Technologies like IoT will shift both what and how we value. I was talking with another technologists the other day about the impact of automation at the macro level. A simple example is: What if a smart city were self-optimizing? Talking with the autonomous cars (which optimize at the micro level) while optimizing the environment of the city itself. Would that shift what people value and therefore what should be optimized? We can all recognize that all those individuals that make up the city are driven by different motivations --Will this new age of value be able to take these variations into account? I think that is part of what will make this new approach so compelling. We’ll have the abundance of computing capability to tackle it.

 

From a service futures perspective, the shift will likely be profound, since a new ability to derive behavior and goals will shift how value is assessed. Those organizations that can provide a better experience will outshine those that optimize based on someone/something else’s needs. It may not be so much what I own but what I can optimize – it will not be about mine, but about me (and what I’d like to accomplish). Start thinking about your organizations services from this perspective and it will likely change what you expect from your organizations IT.

 

Strategy and abundance?

 

business questions.pngMcKinsey had an interesting article titled: What strategists need: A meeting of the minds. In the article, various strategic thinkers expressed their concerns and views on what will affects corporate strategy efforts.

 

Tthe views on strategic frameworks and goals were enlightening, but it felt to me they were too scarcity focused and not embracing the shift in what is abundant around them. It may be that they view those shifts as tactical in nature, or too simple a foundation for strategy – but I see them as low hanging fruit for organizations to consume. It creates options that can be used to advantage quickly.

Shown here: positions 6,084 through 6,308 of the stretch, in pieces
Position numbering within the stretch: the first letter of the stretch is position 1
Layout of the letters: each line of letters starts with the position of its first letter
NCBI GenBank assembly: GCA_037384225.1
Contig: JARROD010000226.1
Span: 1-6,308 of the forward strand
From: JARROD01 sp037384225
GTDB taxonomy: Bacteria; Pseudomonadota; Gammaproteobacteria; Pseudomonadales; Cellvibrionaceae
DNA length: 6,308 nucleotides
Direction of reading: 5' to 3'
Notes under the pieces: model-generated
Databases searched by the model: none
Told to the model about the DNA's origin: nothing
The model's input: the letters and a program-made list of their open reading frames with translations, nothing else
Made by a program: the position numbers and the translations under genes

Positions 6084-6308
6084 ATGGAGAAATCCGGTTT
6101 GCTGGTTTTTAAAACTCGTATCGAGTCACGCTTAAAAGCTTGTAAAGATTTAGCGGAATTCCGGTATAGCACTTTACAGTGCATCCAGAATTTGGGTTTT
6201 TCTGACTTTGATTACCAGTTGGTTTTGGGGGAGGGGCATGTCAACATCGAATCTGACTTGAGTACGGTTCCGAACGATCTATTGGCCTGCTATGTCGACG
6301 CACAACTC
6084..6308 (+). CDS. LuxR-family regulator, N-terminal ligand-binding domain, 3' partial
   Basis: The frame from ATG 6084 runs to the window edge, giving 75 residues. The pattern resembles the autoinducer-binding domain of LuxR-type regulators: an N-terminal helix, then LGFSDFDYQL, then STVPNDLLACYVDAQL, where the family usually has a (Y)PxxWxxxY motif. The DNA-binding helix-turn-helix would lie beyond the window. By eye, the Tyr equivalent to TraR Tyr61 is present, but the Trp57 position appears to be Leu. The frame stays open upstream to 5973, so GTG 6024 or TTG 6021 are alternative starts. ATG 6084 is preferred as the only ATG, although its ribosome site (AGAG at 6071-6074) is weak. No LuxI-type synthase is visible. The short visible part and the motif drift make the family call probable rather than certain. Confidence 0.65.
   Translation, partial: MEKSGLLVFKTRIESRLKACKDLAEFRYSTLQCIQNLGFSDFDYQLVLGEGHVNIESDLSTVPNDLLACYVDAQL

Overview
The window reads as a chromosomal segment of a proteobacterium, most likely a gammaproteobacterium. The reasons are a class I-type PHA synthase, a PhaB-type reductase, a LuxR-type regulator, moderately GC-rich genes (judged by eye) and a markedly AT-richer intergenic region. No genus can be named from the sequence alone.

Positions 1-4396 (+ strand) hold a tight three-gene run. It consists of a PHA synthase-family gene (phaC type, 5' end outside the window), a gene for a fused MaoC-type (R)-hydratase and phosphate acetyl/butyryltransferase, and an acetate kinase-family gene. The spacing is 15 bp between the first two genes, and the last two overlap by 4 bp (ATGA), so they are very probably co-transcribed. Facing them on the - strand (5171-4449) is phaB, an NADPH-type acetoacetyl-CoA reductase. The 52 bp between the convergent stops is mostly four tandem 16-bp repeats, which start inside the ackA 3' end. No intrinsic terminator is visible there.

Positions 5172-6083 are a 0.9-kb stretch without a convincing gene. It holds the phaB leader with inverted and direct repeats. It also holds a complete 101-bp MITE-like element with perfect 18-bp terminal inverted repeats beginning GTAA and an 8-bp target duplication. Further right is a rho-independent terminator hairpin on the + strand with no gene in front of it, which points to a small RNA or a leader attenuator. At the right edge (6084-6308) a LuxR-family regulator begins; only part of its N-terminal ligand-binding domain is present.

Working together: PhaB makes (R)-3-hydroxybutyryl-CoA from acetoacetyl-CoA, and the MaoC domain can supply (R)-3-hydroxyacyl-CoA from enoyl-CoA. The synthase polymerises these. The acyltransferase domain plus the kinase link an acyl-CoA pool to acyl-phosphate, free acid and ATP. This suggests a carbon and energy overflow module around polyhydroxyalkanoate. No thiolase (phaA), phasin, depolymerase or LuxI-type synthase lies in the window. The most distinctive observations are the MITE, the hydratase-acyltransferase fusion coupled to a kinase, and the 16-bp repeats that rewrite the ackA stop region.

A point made in the article I’ve seen played out over and over:

“while analysis is very important, developing strategies is ultimately a people-centric process fueled by conversation. Each player brings his or her experiences and biases to the table, and the job of crafting a strategy is to navigate those in a way that is productive. The key is the good questions, and any advice on how to improve questions would be really helpful.”

 

It is often better questions, not better answers that makes the difference in strategic efforts, often those questions can be scarce.

 

Hype fatigue

Recently there has been quite a bit of press about over-hyped technologies. Gartner came out with a list of their top 10 back in August. They also included a discussion of frameworks for these technologies:

  • IoT and operational technologies
  • Mobile Infrastructure
  • Enterprise Mobility Management
  • Analytics
  • Big Data
  • Social
  • Cloud

I actually think a few of those overlap but it’s their article. I was also surprised that security didn’t make the list but maybe they view that security needs to permeate the whole environment. Dr. Dobbs also came out with their own post of Overhyped things. Not a new topic, since I did a post on over-hype back in 2007.

 

Now that we’re into the last quarter of the year, we’re going to start seeing more game-changing technology trend articles. Even the IEEE has their own Top Tech Trends for 2014 article.

 

One thing that concerns me is that so many of these trends are just reworked analysis of those same article from the past. Are there no new trends? Or are we just tired of change and it is easier to just repackage stuff. I’ll have to give this some thought before I do my annual trends to look out for in December for 2015 post.

 

I also wonder if we shouldn’t look at the entire life cycle, not just the hype cycle -- even though there never seems to be extinction in this business.

 

entire lifecycle.png

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About the Author(s)
  • Steve Simske is an HP Fellow and Director in the Printing and Content Delivery Lab in Hewlett-Packard Labs, and is the Director and Chief Technologist for the HP Labs Security Printing and Imaging program.